Terrorists have been able to turn the online world into "a virtual training ground."
BuzzFeed News Reporter
Posted on April 25, 2013, at 3:33 p.m. ET
American Colleen LaRose, better known as "Jihad Jane" was quickly radicalized online. Apparently after attempting to kill herself during a difficult personal time, she converted to Islam. Using the internet, she reportedly made the transition from passive supporter of terrorism to an active one, and she was enlisted by an al-Qaeda operative to fly to Sweden and kill the author of a cartoon depicting the Prophet Muhammad's head on a dog. She was arrested when caught by the FBI in 2009.
American Zachary Chesser has been called "a case study in online Islamist radicalization." Chesser converted to Islam in 2008, and by 2010 he was arrested by the FBI for providing material support to the Somali terrorist organization Al Shabaab and for making threats to kill the creators of South Park.
From a U.S. Senate report:
Chesser represents a growing breed of young Americans who have such comfort and facility with social media that they can adeptly use it to facilitate radicalization and recruitment to violent Islamist extremism that is accelerated as compared to traditional avenues of recruitment. Indeed, before his arrest by Federal authorities in July 2010, Chesser was a member of, and prolific contributor to, at least six terrorist online forums; the creator of three YouTube terrorist propaganda channels; the holder of at least two Twitter accounts; the manager of an active Facebook profile; and the creator and author of two stand-alone online blogs advocating violent Islamist extremism.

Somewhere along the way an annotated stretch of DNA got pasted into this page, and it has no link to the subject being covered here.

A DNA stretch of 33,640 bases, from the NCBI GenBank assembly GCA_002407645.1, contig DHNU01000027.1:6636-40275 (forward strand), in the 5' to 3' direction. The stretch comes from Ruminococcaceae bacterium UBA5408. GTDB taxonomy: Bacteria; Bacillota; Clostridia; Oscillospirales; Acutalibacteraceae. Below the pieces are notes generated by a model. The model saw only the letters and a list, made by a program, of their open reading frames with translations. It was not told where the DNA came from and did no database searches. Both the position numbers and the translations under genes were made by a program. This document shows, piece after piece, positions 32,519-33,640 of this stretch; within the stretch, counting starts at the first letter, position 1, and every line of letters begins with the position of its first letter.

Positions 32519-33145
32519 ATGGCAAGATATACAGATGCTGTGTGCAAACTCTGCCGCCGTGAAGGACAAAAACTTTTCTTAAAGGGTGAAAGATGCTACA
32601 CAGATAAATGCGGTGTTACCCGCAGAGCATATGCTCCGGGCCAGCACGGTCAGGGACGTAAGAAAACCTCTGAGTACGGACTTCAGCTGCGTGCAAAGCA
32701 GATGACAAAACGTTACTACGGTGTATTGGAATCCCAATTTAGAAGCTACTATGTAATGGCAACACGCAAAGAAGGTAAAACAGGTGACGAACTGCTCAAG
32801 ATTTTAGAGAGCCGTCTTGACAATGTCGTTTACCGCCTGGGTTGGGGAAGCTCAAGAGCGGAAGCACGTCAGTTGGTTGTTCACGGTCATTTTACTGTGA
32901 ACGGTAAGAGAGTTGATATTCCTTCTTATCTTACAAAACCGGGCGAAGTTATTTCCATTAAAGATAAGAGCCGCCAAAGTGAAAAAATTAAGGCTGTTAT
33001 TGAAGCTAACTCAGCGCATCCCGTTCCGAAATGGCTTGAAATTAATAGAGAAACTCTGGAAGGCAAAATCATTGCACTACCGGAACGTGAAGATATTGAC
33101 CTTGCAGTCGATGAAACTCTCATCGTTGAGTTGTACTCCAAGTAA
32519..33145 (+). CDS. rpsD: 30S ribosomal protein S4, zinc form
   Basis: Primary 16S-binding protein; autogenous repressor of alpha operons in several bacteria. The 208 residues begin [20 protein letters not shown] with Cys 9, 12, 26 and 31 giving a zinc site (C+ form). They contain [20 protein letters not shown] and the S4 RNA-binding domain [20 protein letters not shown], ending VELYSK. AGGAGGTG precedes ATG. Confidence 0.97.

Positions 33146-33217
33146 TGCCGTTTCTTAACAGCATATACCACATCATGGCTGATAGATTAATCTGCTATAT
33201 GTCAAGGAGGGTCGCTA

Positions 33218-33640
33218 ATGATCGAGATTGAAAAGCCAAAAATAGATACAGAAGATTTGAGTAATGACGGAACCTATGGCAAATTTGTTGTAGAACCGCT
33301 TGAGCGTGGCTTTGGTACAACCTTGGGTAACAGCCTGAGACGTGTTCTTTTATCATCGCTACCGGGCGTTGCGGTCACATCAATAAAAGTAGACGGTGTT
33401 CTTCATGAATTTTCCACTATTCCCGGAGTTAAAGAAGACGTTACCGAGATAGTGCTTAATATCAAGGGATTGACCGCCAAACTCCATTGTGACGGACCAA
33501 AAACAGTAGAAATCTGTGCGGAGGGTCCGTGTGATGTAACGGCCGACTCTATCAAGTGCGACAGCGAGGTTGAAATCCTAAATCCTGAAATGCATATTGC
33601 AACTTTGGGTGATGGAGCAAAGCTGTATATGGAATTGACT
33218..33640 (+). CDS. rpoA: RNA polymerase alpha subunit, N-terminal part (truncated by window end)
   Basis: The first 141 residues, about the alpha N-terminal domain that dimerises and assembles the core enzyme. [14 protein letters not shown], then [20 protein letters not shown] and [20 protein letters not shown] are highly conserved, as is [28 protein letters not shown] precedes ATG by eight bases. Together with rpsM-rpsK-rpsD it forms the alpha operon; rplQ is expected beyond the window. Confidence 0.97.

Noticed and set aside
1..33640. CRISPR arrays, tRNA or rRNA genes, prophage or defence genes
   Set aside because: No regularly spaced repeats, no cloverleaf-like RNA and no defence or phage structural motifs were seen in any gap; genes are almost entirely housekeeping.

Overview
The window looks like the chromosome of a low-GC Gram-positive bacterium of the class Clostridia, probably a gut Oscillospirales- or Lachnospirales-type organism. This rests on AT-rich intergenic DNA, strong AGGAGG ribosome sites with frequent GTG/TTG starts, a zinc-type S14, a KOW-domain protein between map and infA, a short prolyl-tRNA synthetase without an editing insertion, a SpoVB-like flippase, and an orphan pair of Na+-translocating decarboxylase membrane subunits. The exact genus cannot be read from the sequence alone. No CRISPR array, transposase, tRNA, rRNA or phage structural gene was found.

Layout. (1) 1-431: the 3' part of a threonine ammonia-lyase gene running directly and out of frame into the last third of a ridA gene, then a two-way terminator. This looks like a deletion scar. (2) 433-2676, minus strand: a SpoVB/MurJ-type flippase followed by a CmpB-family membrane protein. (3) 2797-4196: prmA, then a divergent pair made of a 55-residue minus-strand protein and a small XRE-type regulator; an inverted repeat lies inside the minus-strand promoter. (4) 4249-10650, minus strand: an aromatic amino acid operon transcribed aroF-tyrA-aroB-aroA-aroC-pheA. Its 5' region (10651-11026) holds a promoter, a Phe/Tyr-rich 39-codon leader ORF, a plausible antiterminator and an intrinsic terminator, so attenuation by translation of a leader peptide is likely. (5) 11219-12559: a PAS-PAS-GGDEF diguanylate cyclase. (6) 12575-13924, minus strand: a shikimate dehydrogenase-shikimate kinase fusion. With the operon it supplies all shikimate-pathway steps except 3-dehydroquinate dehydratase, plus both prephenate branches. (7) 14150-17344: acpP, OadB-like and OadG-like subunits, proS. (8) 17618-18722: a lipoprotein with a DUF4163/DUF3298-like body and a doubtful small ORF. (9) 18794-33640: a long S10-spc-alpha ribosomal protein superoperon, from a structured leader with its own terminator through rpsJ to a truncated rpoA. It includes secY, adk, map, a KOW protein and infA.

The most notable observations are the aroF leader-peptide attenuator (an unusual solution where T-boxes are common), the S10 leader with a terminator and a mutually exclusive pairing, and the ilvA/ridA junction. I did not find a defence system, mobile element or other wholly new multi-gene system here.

Roshonara Choudhry has been described as an "quintessential" example of a "lone wolf," or a terrorist who acts alone. The British student was sentenced to life in prison with a minmum sentence of 15 years for attempting to kill a member of British parliament.
Choudhry told police, according to transcripts obtained by The Guardian, that she wanted to become a martyr after discovering and watching hours of footage of sermons and videos of now-deceased radical Islamic cleric Anwar al-Awlaki.
Choudhry was reportedly targeting the member of parliament in what she saw as an act of vengeance for his vote to authorize the Iraq War.
Abdul Basheer Abdul Kader was arrested in Singapore when it was discovered he planned to travel to Afghanistan to fight alongside the Taliban. He had purchased an airline ticket to Pakistan where planned to contact local militant groups and then make his way to Afghanistan. He reportedly became radicalized directly after reading Islamic extremist websites.
According to Bloomberg News, Singapore's Home Affairs Ministry issued a statement saying that Basheer had been "self-radicalised'' and "deeply influenced by the extremist propaganda he read on the internet."
Terrorism experts noted that his profile was very different from the typical Islamic extremist in Singapore. He studied at a prestigious college, had a law degree, practiced at a law firm, and even taught law at a local college.
Andrew Kaczynski is a political reporter for BuzzFeed News and is based in New York.
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